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What’s Eaten Where: Seville: flamenco and tapas

whats eaten1

Move over Nicosia. In 1881, Seville recorded a temperature of 51C, earning it the name of The Frying Pan of Europe! Granted, this was a one-off, but Seville’s location – hemmed in by mountains in the arid south of Spain – can, on occasion, cause temperatures to soar well above the norm.

It’s not just the weather that’s scorching: Seville is also the birthplace of the fiery flamenco. Believed to have come to Spain with the Roma who migrated from India in the 15th century, this passionate tradition is enjoyed all over a city that’s renowned for its arts, and its cuisine…

Of course you’ll know of the bitter Seville oranges: the trees line the city streets, and the orange itself is exported by the tonne to the UK where it’s made into marmalade. But Seville also claims to be the birthplace of tapas: legend says locals enjoyed strolling from bar to bar, snacking en route. The plates on which these nibbles appeared were often used as covers (or ‘tapas’ in Spanish) for their drinks!

whats eaten2Local tapas specialities include fried and grilled seafood (including marinated dogfish, cuttlefish, and sea anemone), as well as spinach with chickpeas, Jamón ibérico, lamb kidneys in sherry, and oodles of snails. You’ll also find salmorejo (a cold tomato soup garnished with Iberian ham and cubes of boiled egg), solomillo al whisky (pork loin in a sauce of whisky, garlic and lemon), and boquerones (battered, fried white anchovies doused in olive oil, garlic and lemon juice).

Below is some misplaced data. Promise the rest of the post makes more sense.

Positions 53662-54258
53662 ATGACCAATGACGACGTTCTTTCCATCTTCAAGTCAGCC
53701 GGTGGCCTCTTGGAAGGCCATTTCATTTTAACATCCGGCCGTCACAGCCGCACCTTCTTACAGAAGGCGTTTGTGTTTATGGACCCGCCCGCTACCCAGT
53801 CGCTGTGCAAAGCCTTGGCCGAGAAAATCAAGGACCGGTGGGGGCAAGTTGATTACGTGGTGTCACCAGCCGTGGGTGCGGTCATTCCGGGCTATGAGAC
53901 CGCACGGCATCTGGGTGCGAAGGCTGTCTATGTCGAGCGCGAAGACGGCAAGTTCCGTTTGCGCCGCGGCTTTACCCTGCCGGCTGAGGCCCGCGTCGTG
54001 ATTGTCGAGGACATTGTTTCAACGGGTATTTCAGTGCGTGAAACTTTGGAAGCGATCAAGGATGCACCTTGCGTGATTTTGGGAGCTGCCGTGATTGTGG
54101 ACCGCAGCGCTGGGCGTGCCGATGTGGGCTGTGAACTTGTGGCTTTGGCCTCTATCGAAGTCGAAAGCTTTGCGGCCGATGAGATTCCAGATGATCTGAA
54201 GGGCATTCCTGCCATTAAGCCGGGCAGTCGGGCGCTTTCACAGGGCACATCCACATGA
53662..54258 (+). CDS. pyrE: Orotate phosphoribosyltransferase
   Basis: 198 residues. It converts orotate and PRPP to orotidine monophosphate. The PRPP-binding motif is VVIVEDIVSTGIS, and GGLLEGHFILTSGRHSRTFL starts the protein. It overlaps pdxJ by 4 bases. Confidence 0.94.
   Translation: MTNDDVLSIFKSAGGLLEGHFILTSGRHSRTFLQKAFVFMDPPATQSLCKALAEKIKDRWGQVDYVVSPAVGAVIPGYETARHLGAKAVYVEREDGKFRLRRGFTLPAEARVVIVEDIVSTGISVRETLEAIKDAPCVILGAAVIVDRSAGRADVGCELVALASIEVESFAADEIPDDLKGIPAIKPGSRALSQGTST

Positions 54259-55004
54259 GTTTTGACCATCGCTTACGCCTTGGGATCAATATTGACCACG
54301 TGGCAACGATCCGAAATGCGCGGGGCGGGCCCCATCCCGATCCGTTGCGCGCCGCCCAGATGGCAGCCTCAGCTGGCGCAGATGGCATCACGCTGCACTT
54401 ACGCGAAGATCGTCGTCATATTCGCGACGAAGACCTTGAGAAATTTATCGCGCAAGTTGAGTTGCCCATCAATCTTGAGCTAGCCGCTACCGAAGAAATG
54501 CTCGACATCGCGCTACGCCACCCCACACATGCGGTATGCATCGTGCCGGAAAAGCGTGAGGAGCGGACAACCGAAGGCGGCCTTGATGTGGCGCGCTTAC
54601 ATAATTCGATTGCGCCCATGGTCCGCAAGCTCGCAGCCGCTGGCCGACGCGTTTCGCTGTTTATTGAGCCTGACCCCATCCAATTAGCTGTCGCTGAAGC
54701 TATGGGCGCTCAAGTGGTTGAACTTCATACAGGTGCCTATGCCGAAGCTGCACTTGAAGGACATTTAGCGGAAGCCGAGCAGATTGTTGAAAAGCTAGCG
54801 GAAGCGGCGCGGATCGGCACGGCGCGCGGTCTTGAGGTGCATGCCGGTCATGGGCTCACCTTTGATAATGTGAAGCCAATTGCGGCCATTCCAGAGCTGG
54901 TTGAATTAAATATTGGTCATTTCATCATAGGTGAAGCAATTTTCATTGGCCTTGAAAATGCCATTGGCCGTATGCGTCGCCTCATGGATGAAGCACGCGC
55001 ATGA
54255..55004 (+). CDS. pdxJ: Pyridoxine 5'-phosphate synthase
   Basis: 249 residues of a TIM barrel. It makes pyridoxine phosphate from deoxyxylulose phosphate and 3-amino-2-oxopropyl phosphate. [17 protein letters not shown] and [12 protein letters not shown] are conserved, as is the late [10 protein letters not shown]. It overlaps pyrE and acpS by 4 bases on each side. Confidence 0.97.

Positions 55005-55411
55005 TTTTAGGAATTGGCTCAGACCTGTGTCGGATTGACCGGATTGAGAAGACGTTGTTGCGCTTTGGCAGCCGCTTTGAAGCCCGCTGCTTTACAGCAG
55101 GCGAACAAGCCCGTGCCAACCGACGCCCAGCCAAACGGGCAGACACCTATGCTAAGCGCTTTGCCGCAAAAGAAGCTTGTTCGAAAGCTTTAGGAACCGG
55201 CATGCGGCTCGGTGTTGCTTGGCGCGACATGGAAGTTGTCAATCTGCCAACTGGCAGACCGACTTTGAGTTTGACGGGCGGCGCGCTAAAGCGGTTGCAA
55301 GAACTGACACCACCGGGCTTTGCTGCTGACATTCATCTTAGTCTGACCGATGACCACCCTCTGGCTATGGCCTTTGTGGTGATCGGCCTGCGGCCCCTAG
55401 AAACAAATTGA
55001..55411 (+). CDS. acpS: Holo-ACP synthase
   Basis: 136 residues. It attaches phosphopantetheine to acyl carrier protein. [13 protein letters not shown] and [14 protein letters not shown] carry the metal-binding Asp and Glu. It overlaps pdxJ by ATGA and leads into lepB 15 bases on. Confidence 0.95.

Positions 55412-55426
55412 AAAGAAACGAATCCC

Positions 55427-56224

But it’s not all tapas. Seville is also famed for its sandwiches. The serranito is the city’s signature sandwich. Seared pork loin and salty serrano ham topped with tomato and grilled green pepper, this crusty baguette is a favourite. And the montadito de pringá (a sandwich of chicken, blood sausage, and chorizo) is also worth a try.

On the dessert side, there’s the Spanish answer to French toast: torrijas. Traditionally served at Easter, this consists of deep-fried stale bread soaked in beaten eggs and smothered in sugar syrup, honey, sweetened milk or ice cream. Or the local roscos fritos: fried donuts coated in sugar; another popular Holy Week sweet.

And while the oranges for which the city is famed don’t pop up in the cuisine as often as one might expect, they do make an appearance in a well-known drink: vino de naranja is always made with the bitter peel of Seville oranges.

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